By Erik Alsgaard
As part of the virtual Laity Session on Nov. 14, members of the Baltimore-Washington Conference spent significant time in learning about tools for engaging in anti-racism work and conversations.
“There are conversations that we need to be having right now,” said Bishop LaTrelle Easterling in introducing this 90-minute training. “Conversations that are critical to our country right now, to our denomination right now, conversations that are instrumental to who we are as people of God.”
Led by Fear+Less Dialogues, a grassroots organization that is committed to creating spaces for people to engage in hard, heartfelt conversations that see gifts in others, hear value in stories, and work for change and positive transformation in self and others. Rev. Gregory C. Ellison is founder and principal of Fear+Less Dialogues.
Participants started the training with a blank piece of paper and marking it into quadrants. Then, after writing four roles with which they most identify, one in each quadrant, they were asked to rip the paper into four pieces, one piece for each role. People then listed their four roles in the chat function on Zoom.
Mother, wife, father, organizer, friend, believer, pastor, daughter, servant – those were just some of the roles that popped up.
Charles Peterson, with Fear+Less Dialogue, asked people to take their most important role, whatever it was, and lift it up to the screen. After a moment, he said, “take the piece of paper, crumple it up, and throw it away.”
Peterson repeated that with each of the four roles and pieces of paper. Judging by the comments in the chat – pain, sorrow, confusion, grief -- people were not happy doing this.
This “experiment,” Ellison said, “is designed to rebuild, reframe, and re-evaluate these roles” in light of the pandemic. “In order to make the shift to something new, we must first call them (the roles) into question.”
This is not easy work, Peterson said. “But now ask yourself,” he said, “after all the roles are gone, what is left?”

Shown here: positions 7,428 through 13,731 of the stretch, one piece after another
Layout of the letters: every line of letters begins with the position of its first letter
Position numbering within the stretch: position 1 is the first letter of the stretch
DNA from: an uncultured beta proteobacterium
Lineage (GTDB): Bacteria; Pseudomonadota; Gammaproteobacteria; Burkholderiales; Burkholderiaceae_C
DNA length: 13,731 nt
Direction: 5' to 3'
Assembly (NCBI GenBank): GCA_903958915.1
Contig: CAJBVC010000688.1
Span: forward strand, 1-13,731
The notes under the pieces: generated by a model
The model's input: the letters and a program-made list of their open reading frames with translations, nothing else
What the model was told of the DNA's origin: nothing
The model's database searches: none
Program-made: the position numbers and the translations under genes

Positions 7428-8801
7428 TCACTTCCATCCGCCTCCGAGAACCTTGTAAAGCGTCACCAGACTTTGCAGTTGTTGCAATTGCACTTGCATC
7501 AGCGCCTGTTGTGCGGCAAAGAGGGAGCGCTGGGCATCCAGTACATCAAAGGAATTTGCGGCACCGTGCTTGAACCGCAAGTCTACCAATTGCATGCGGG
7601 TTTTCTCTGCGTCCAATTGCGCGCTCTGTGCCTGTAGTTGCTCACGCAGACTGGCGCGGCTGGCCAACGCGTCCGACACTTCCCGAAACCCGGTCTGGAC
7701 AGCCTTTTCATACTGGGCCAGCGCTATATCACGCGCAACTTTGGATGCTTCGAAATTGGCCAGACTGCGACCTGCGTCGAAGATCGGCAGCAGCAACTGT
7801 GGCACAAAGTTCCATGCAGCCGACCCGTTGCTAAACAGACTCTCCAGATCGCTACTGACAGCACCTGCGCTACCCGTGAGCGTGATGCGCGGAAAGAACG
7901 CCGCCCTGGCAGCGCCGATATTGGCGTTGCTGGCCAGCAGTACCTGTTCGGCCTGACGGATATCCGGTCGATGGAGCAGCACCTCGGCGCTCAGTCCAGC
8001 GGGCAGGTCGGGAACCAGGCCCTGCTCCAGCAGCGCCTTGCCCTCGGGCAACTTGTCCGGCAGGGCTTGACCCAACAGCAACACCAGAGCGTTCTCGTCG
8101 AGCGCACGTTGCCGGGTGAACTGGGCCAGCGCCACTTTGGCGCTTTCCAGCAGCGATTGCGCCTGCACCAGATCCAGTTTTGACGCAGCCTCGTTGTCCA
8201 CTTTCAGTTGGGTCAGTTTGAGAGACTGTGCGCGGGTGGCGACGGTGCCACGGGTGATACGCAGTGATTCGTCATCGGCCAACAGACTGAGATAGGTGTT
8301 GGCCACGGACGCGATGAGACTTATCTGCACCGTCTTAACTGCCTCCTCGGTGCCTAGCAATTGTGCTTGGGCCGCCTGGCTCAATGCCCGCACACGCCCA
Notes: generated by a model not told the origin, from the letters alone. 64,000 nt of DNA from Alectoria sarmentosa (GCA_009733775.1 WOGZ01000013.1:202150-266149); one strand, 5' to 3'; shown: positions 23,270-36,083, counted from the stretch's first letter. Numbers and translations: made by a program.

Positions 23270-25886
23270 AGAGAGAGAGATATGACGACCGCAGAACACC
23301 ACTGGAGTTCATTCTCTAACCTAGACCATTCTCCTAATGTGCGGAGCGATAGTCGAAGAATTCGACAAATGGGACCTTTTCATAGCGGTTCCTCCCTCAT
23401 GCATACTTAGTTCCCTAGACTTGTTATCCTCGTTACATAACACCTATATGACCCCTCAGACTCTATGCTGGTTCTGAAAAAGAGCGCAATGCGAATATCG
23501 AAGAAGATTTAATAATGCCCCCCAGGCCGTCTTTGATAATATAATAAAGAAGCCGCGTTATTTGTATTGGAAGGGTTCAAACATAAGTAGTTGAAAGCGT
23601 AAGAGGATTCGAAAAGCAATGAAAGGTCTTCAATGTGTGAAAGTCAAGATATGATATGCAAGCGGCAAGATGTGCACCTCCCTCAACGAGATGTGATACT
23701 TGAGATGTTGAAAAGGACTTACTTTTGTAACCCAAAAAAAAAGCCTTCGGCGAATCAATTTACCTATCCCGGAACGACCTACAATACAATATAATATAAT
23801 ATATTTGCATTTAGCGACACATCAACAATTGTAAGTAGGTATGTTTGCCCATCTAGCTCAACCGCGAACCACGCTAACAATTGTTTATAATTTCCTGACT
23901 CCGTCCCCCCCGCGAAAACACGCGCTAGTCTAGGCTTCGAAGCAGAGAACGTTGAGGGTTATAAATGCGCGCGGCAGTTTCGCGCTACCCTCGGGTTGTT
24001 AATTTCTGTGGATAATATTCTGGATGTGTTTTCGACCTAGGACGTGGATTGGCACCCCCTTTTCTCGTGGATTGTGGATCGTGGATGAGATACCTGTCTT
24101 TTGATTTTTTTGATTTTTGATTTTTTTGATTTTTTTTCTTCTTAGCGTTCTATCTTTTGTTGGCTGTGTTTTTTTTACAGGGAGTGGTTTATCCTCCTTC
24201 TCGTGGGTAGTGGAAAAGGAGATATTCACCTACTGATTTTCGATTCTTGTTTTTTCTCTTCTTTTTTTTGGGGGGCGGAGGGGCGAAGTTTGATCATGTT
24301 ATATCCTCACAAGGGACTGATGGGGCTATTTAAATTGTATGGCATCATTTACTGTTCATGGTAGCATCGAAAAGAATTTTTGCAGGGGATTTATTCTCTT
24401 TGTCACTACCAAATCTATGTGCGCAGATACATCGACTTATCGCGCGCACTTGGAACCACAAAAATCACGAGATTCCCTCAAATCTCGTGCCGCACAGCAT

Words like hope, faith, God, Jesus, and belief filled the chat.
“What is left,” Peterson said, “is the essence of who we are. It remains.”
And, he explained, now that you have stripped away the old, what do you want to hold on to, and what do you want to build new? “What roles,” he asked, “do you want to take on now?”
The Rev. Sheila Beckford next presented strategies for the hard work and conversations on anti-racism. Anti-racism, she said, is anything that “interrupts, dislodges, and dismantles racism.” The first strategy, she said, is recognizing and working towards equity, not equality.
“Equality, in itself, is a good word,” Beckford said. “The Bible teaches us that we are all created equally by God and that God loves all of us equally. Equality is something we should strive for.”
However, equality can also be a bad word.
“When inequality is already present,” she said, “equality simply perpetuates inequality. What is needed to get to equality from inequality is not equality, but equity.”
Anti-racism requires equity, she said, because it provides a path to address both past and present inequality and helps make up the differences inherent in inequality.
The second strategy she talked about was de-centering whiteness. That is, Beckford said, moving away from the wrong notion that whiteness is supreme, or more superior, than anything else.
“The values of White supremacy center and prioritize whiteness,” she said, “and the ideas and voices of White people are central.” Thus, she said, “you can’t use the tools of racism to fight racism.”
She offered four ways to decenter whiteness:
- Highlight anti-racism strategies of people of color;
- Resist and build resilience for white fragility;
- Use preaching, commentaries, and books for church studies written by people of color; and
- Believe people of color regarding what is racism and what is not.
“Stop relying on White people to determine which strategies, methods, and timelines are the best,” Beckford said.
At times, in doing these workshops, Beckford said, people leave without making a clear connection between what has been done and what people will do. One connection that stands out, she said, is between your core truth – what came out in the first “experiment” – and anti-racism.
“We understand that we can do anti-racism work at any time,” she said, “and in all aspects of our lives.” She invited people to examine their core truth and ask how it “nuances” what they will do with anti-racism work.
“This is soul work,” said the Rev. Stacey Cole Wilson, BWC’s Executive Minister of Justice and Service. “This is the work of being salt and light.”
Cole Wilson announced that intentional, six-month “journeys” will begin in January 2021, where 20 cohorts and between six and ten people each will gather for virtual conversations on anti-racism. Churches will also start having these conversations, she said. More information on these opportunities will be announced soon.